In a few weeks we will release the results of a recent economic impact study we have completed.

The new study will show CSU's impact on California's entertainment industry continues to grow.

The CSU is a critical supplier of graduates to the entertainment and media industries. More than 90 percent of the radio and television broadcasting graduates come from the CSU and 51 percent of the communications degrees.

We award 75 percent of the state's journalism degrees-significantly more than the other California public and private universities combined.

And, 45 percent of the state's computer engineering baccalaureate degrees.

Many of our campuses directly supply graduates to industry giants like Disney, HBO, Warner Brothers, and many of the companies you represent.

Preparing Students for the Industry
Last year we talked about the basic skills that make students competitive for jobs in the entertainment industry.

  • We discussed the need for curricula encompassing the latest technology to create highest quality products
  • Students' need for maintaining portfolios updated with their most current work, and
  • The value of being knowledgeable in the history and business of the entertainment industry.

You also offered your perspectives on the changes your industry is undergoing and the fact that new graduates must not exclusively rely on the studios and other industry employers to start a career.

You mentioned that recent graduates need to be more entrepreneurial and find grants to create and market their own work.

To ensure that our students acquire working knowledge in the industry, in the last three years we placed 650 students in internships with companies in the entertainment industry, through the CSU Media Internship Program.

Some of you may have participated in our Visiting Fellows Program, where professionals come as guests to our campuses.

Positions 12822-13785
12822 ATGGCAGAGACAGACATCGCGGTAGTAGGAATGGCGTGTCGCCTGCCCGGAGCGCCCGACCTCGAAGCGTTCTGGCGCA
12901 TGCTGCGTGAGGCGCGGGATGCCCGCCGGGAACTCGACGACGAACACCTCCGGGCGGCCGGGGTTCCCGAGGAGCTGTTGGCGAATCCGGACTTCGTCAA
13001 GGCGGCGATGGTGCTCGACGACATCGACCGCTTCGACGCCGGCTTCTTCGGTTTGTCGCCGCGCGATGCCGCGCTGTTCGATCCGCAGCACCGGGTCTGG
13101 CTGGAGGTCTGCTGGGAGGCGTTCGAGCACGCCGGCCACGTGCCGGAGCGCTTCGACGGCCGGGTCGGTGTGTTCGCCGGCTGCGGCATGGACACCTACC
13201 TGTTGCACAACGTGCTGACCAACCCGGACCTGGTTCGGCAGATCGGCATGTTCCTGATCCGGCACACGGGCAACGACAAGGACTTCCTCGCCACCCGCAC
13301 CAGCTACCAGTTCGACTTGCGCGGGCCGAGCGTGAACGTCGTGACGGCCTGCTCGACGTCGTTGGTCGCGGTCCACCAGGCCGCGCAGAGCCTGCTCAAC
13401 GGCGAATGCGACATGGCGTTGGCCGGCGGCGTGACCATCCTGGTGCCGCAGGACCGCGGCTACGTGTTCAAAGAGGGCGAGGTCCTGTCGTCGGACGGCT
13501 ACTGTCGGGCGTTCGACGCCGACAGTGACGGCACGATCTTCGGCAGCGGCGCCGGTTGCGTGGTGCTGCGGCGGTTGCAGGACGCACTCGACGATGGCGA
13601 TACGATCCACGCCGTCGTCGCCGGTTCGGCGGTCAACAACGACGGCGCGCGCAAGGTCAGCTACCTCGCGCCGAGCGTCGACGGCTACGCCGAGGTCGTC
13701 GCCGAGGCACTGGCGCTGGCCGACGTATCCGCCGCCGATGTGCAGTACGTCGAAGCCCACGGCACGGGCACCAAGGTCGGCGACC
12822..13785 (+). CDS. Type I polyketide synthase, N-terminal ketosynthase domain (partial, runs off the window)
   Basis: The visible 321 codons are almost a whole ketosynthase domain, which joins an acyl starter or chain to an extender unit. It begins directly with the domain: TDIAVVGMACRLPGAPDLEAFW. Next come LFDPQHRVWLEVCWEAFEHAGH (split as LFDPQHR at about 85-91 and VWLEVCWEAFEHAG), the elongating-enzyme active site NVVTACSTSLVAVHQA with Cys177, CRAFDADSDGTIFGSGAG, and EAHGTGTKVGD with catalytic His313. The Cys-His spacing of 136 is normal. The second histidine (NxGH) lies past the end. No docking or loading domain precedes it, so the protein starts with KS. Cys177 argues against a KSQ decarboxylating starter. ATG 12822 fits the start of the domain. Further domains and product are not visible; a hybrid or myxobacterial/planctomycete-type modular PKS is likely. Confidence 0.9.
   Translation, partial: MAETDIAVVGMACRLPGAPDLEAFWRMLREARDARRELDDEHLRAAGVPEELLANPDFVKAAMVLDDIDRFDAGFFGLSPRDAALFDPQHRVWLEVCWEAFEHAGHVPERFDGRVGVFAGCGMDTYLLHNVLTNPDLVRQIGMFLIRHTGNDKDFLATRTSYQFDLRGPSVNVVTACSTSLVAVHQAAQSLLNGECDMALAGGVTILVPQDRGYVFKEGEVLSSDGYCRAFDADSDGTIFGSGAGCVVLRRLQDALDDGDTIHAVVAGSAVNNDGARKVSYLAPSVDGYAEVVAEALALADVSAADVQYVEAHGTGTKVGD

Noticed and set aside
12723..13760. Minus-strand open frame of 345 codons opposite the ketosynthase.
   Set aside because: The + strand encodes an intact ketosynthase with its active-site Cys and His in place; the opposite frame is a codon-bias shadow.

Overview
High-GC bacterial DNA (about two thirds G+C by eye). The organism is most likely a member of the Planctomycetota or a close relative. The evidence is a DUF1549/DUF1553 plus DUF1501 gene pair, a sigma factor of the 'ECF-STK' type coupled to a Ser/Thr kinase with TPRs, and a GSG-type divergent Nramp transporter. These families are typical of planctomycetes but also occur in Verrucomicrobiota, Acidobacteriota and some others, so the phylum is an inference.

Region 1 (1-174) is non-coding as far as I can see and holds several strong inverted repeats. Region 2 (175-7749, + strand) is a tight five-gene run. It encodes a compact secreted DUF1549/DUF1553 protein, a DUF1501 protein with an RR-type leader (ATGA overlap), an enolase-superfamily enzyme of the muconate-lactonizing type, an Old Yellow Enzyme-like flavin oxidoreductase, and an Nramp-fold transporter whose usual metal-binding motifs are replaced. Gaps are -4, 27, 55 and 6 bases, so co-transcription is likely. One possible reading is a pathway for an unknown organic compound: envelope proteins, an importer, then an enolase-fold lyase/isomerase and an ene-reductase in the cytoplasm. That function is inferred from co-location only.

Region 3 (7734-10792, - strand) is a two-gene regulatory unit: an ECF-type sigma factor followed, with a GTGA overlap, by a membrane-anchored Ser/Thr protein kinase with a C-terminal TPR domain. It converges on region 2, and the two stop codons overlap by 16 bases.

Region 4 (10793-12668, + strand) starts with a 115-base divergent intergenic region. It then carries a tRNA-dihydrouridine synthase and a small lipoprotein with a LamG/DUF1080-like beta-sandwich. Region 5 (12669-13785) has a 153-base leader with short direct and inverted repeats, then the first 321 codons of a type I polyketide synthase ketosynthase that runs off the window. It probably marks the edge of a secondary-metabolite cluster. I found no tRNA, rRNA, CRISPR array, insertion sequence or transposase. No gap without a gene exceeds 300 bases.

This contact is essential to expanding students' perspectives on the industry and to set personal career goals.

Last year, more than 60 industry professionals visited CSU campuses. Among them-- Francis Ford Coppola and our own Luis Valdez-a proud alumnus of the CSU (SJSU).

Last summer a council of arts deans met to discuss the advice you provided to me last year and to facilitate implementation of your recommendations. The deans agreed to jointly implement two items:

  • Sharing visiting fellows on multiple campuses, and
  • Consulting industry practitioners about curricular innovation.

They also are considering possibilities for working with industry partners to develop media-based curricular units that could be integrated into existing courses to provide cutting edge instruction.

I know Dean Kurt Daw and Steve Ujlaki, who are close to these activities can answer questions you may have on these programs.

Today's Discussion
Today I'd like to continue our conversation about what's going on in the industry from your vantage point.

I would like to ask Michael Lombardo to help us lead the discussion on three questions:

  • One: What significant changes has the industry faced due to the recession?
  • Two: Have new demands in technology triggered changes in the workforce environment or skill set of the workforce?
  • Three: What are your messages of importance to students aspiring to enter the entertainment industry and to education leaders?

Later today the arts deans from campuses throughout the CSU will meet here to be briefed on this discussion and together devise ways to move forward their curricula and programs over the next year.

I understand that some of you will also participate in that meeting, and I thank you for doing that. Let me invite Michael (Lombardo) to help us lead the discussion.